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    Wow. That is a beautiful piece of equipment in a "gearhead" kinda way...okay, actually it's just flat cool by anyone's standards. As a digital guy I admit to having heard analog systems that were simply amazing though cost prohibitive, including some of the lesser ClearAudios. I have no doubt that this bad boy could give any of them a run for the money.

    Hearing his review systems are always a most special treat. Knowing what can be achieved with home audio only serves to enhance my appreciation for listening to my far, far more modest systems.

    rw


    Isn't that weird how that works? I spent an afternoon with the new CLXs the other day and am merely awaiting Graham to send me some pics before writing a review. I had the same feelings when I got home...almost a renewed realization of the great capabilities today's technology can provide, shortcomings be damned.

    Great stuff. Thanks.

  3. #3
    Music Junkie E-Stat's Avatar
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    Quote Originally Posted by bobsticks
    Wow. That is a beautiful piece of equipment in a "gearhead" kinda way...okay, actually it's just flat cool by anyone's standards. As a digital guy...
    Speaking of gearhead stuff for digital fans, the most beautiful CDP I've ever seen has to be from yet another German company, Burmester. I compared the 969/970 combo against a GamuT CD-1 which I eventually bought. The Burms were clearly better with a tad more resolution and more extension at either end, but I thought the CD-1 offered a great value given the price difference at the time ($56k vs. $3k).

    It is a top loader. You slide the middle section of the transport back, place the CD and twist the gold lock nut (sitting to the right) to secure.



    rw

  4. #4
    Super Moderator Site Moderator JohnMichael's Avatar
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    Thanks E-Stat for a great review and great photo's. I would love to hear a top tier turntable. I will never be able to afford a table like the Clearaudio but I always hope for trickle down technology. I am glad manufacturers make state of the art products and learn from them and bring the benefits to more accesible products. I may one day own a Clearaudio but not that one.
    JohnMichael
    Vinyl Rega Planar 2, Incognito rewire, Deepgroove subplatter, ceramic bearing, Michell Technoweight, Rega 24V motor, TTPSU, FunkFirm Achroplat platter, Michael Lim top and bottom braces, 2 Rega feet and one RDC cones. Grado Sonata, Moon 110 LP phono.
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  5. #5
    Music Junkie E-Stat's Avatar
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    Quote Originally Posted by JohnMichael
    Thanks E-Stat for a great review and great photo's. I would love to hear a top tier turntable. I will never be able to afford a table like the Clearaudio but I always hope for trickle down technology.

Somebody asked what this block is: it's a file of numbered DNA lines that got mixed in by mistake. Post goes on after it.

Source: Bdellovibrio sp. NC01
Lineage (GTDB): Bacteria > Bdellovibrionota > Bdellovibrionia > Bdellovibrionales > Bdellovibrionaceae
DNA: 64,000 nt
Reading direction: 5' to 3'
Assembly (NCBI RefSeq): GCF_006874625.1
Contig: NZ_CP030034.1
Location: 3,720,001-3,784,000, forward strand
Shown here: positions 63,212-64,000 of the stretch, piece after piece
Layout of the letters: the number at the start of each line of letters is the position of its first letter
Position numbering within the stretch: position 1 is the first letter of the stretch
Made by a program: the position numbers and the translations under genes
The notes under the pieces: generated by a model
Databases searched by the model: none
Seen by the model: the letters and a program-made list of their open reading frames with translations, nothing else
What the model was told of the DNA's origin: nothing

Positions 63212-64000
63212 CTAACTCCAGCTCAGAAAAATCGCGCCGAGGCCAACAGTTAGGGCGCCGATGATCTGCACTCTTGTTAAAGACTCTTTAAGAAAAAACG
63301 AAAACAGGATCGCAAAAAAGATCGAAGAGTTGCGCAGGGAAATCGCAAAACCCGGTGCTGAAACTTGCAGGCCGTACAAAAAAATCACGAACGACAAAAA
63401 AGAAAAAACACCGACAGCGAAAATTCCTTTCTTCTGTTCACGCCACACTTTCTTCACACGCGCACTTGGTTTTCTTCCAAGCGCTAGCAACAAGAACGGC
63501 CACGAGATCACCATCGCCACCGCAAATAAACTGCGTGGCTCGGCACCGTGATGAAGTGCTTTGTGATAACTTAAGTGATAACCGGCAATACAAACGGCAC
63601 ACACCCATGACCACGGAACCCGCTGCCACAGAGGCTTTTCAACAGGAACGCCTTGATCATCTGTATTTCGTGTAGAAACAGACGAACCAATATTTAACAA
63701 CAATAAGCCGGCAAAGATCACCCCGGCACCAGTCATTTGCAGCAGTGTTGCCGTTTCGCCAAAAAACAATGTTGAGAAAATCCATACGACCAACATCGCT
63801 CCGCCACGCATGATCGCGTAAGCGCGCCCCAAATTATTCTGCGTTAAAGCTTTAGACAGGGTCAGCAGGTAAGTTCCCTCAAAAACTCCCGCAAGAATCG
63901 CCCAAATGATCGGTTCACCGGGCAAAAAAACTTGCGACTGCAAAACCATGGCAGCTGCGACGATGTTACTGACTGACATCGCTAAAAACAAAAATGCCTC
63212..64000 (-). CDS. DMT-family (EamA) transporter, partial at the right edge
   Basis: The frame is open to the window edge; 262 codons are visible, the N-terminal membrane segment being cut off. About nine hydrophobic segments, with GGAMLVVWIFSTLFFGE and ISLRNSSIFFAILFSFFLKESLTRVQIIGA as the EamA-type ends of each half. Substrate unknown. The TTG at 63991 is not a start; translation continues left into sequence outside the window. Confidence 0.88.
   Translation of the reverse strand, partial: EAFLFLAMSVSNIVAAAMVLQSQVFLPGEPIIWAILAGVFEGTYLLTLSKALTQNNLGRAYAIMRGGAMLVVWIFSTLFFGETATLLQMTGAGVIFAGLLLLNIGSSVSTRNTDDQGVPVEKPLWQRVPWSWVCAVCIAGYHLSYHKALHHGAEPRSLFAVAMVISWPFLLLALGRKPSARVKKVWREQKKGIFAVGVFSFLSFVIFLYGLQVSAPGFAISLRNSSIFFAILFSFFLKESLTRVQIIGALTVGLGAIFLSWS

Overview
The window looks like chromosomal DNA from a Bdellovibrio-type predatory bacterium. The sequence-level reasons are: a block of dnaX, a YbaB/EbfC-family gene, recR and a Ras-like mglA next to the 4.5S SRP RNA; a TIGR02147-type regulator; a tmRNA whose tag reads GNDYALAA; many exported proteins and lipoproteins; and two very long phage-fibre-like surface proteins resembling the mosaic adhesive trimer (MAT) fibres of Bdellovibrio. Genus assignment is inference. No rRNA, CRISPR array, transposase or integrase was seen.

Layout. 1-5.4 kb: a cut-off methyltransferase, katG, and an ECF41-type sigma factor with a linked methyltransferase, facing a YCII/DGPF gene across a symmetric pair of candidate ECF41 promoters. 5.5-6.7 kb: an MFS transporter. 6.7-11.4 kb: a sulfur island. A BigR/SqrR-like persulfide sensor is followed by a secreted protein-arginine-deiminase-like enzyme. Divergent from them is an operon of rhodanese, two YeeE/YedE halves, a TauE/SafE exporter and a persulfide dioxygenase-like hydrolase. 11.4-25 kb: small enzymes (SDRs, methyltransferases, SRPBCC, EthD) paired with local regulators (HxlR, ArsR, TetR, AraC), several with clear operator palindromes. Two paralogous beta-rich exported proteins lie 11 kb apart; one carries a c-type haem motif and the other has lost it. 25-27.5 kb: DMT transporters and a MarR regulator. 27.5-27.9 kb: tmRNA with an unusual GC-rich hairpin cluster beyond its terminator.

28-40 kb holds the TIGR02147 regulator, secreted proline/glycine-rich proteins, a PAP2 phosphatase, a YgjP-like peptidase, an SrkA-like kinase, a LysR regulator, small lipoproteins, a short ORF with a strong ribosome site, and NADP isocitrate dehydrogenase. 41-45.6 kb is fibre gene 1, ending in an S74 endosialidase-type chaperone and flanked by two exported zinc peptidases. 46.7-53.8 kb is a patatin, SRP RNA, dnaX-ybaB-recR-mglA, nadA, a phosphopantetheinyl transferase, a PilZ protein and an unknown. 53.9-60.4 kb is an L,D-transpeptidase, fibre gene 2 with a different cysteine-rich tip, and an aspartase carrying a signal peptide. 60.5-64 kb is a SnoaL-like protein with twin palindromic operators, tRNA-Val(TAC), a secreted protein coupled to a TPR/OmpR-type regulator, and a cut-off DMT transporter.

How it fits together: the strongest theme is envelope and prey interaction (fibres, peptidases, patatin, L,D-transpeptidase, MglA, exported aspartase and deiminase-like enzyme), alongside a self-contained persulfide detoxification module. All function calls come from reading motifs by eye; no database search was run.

Few folks indeed can afford or choose to spend $120k on a turntable! I'm certainly not one of them either. As you mentioned, however, there have been quite a few examples of trickle down technology from these kinds of ultra toys to the real world. Not to mention they give quite a fun ride for those who can play with them for just a while.

    rw

  6. #6
    Man of the People Forums Moderator bobsticks's Avatar
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    Quote Originally Posted by E-Stat
    Few folks indeed can afford or choose to spend $120k on a turntable! I'm certainly not one of them either. As you mentioned, however, there have been quite a few examples of trickle down technology from these kinds of ultra toys to the real world. Not to mention they give quite a fun ride for those who can play with them for just a while.

    rw
    True enough about the trickle down theory, the "lesser" ClearAudio gear is pretty darn amazing in it's own right. If I had the time or patience I would definetely consider them on the shortlist.

    'Stat, how did the Burmeisters compare to the dCS stuff?

  7. #7
    Forum Regular Jack in Wilmington's Avatar
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    Hey E-Stat, can you tell us a little more about "The Planets" LP. I could stand a new copy. Thanks

    By the way, great review. I really like it, when reading a review and you can feel the excitement that the reviewer was feeling.

  8. #8
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    I guess the "trickle-down" theory is a valid one, but for the life of me, I simply cannot possibly justify the $150,000 pricetag on that turntable. For that price, it not only should sound better than anything around anywhere, but should remove the LP from its jacket, place it on the turntable, clean the record first and then play it. After playing, it should carefully remove the LP, put it back in its jacket, and store it away. It wouldn't be too much to ask for it to paint my house as well. Most of ClearAudio's products are fine items with eye-popping pricetags. This one takes "eye-popping" to an all new level.

    When I worked for Onkyo, there were several "showpiece" items the company would bring to the Consumer Electronics Shows that never made it into production. One was a turntable with a 4" thick, solid copper platter. It sure looked impressive though...

  9. #9
    Music Junkie E-Stat's Avatar
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    Quote Originally Posted by bobsticks
    'Stat, how did the Burmeisters compare to the dCS stuff?
    Have no idea. He's had tons of different players (currently has two different EMM Labs units), but I don't think he's ever had a dCS unit in the system.

    rw

  10. #10